Category Archives: European Private Law

Tim Dornis, ‘The Doctrines of Contract and Negotiorum Gestio in European Private Law: Quest for Structure in a No Man’s Land of Legal Reasoning’

Abstract: The field of negotiorum gestio is perplexing. In civil law, its doctrinal, policy, and economic foundations are far from clear. In common law, the concept even seems to be inexistent. Nevertheless, in common-law as under civil-law doctrine, certain situations of intervention in another’s affairs are acknowledged as establishing claims of an intervening party against […]

Katarzyna Krupa-Lipińska, ‘The Problem Of The Indeterminate Defendant In Tort Law In Europe’

Abstract: The article discusses the problem of the indeterminate defendant in European tort law systems and in the projects aiming to unify tort law in Europe, such as Draft Common Frame of Reference and Principles of European Tort Law. The given issue relates to a situation where there is a damage caused by one factor, […]

Andreas Rahmatian, ‘Brief speculations about changes to IP law in the UK after Brexit’

“It has often been said that the decision of a slight majority of the British people to leave the EU after a referendum that was originally envisaged as advisory will bring fundamental changes to the UK. This is indeed likely to be the case, but at the moment one can only speculate …” (more) € […]

Krzysztof Jankowski, ‘The Right to Be Forgotten in EU Legislation: Why We Should Not Care About It’

Abstract: The so-called right to be forgotten has recently been given a lot of attention by the public, mainly due to its rapid development within the European Union framework. There are apparently two parallel ongoing discussions: the first one focuses on an abstract right to be truly forgotten, giving individuals a right to erase the […]

Irina Domurath, ‘Mortgage Debt and the Social Function of Contract’

Abstract: The high numbers of over‐indebtedness and of evictions in Europe since the financial crisis have highlighted the need to re‐think the role that mortgage credit plays for societies. This contribution examines the social function of contract law, based on the observation that contract law is a means of allocating welfare in a political economy […]

Teemu Juutilainen, ‘Law‐Based Commodification of Private Debt’

Abstract: This article looks back in history to understand how private debt developed into the kind of tradable asset, or commodity, that it is today. The article theorises that development, distinguishing in it three discrete but overlapping modes of commodification, namely propertification, impersonalisation and risk abstraction. The three modes shed light on changes in debt […]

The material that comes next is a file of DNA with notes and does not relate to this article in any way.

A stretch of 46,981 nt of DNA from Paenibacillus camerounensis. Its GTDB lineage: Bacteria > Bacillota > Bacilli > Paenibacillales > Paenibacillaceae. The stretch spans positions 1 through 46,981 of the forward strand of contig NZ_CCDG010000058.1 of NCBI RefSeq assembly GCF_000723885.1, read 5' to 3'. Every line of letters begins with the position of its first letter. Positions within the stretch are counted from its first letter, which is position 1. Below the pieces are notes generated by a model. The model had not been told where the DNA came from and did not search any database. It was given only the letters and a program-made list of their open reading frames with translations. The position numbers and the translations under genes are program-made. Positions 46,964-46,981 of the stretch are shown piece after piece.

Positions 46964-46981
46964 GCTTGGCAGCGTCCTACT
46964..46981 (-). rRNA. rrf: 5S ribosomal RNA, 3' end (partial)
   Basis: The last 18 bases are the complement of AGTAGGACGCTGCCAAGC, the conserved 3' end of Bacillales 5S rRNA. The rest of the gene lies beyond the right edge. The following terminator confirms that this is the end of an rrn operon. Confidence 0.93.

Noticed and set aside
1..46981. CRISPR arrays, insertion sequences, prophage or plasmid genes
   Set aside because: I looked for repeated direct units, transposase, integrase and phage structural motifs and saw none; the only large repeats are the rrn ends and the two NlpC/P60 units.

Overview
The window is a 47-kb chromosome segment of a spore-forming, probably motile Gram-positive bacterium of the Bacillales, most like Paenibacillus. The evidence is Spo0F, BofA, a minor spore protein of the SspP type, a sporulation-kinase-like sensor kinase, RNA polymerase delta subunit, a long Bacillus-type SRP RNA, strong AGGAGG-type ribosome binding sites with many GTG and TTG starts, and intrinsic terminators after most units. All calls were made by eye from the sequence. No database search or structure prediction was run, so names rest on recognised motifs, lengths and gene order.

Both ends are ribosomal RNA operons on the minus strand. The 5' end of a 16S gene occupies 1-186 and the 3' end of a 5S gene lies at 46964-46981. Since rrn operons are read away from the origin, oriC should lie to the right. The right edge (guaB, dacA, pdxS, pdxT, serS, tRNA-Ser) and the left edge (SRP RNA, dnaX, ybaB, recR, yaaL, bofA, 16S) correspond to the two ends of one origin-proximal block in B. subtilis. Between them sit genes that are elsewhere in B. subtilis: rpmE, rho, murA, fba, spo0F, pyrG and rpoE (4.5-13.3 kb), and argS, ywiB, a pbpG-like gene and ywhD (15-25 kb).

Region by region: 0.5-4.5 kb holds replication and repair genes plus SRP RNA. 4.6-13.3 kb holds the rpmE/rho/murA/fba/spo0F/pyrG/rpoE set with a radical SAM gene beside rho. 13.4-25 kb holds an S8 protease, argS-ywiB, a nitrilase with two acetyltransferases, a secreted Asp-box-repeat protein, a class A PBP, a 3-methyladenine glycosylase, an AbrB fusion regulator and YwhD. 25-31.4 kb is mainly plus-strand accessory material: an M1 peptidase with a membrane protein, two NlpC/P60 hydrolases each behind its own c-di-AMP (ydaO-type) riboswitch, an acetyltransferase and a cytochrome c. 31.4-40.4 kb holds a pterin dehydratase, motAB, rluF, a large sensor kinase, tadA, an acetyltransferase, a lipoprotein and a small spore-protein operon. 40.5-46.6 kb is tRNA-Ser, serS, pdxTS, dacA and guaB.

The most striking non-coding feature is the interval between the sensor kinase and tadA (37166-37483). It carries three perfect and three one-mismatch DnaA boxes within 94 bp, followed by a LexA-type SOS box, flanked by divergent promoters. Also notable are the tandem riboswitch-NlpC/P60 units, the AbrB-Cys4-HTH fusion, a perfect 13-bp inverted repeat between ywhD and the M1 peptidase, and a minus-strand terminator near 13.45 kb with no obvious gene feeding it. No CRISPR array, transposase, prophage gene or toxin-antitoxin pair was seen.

‘The UK and European Private Law, what’s next?’

“In the past I have reported on this forum about a simulation that William Bull and I run with Maastricht European Law School Students called the Maastricht Project. In this project, which runs in our course on European Private Law (focusing on contract, property and a bit of tort), we divide students amongst Member State […]

‘A comprehensive look at Brexit’s impact on intellectual property rights in the UK’

“The formal process for the UK’s departure from the EU began on 29 March 2017 when the UK Government notified the European Council under Article 50 of the Lisbon Treaty of its intention to leave the EU. This started a two year period in which to negotiate a withdrawal agreement (this period can be extended […]

de Hert and Papakonstantinou, ‘The rich UK contribution to the field of EU data protection: Let’s not go for “third country” status after Brexit’

Abstract: The die is cast. At the time of drafting this paper the so-called Brexit, the exit of the UK from the EU, seems like a certainty after the poll results of 23 June 2016. Within such historic, indeed seismic, developments data protection seems but a minor issue, a footnote to a world-changing chapter waiting […]

Kelly and Satola, ‘The Right to Be Forgotten’

Abstract: The right to be forgotten refers to the ability of individuals to erase, limit, delink, delete or correct personal information on the Internet that is misleading, embarrassing, irrelevant or anachronistic. This legal right was cast into the spotlight by the European Court of Justice decision in the Google Spain case, confirming it as a […]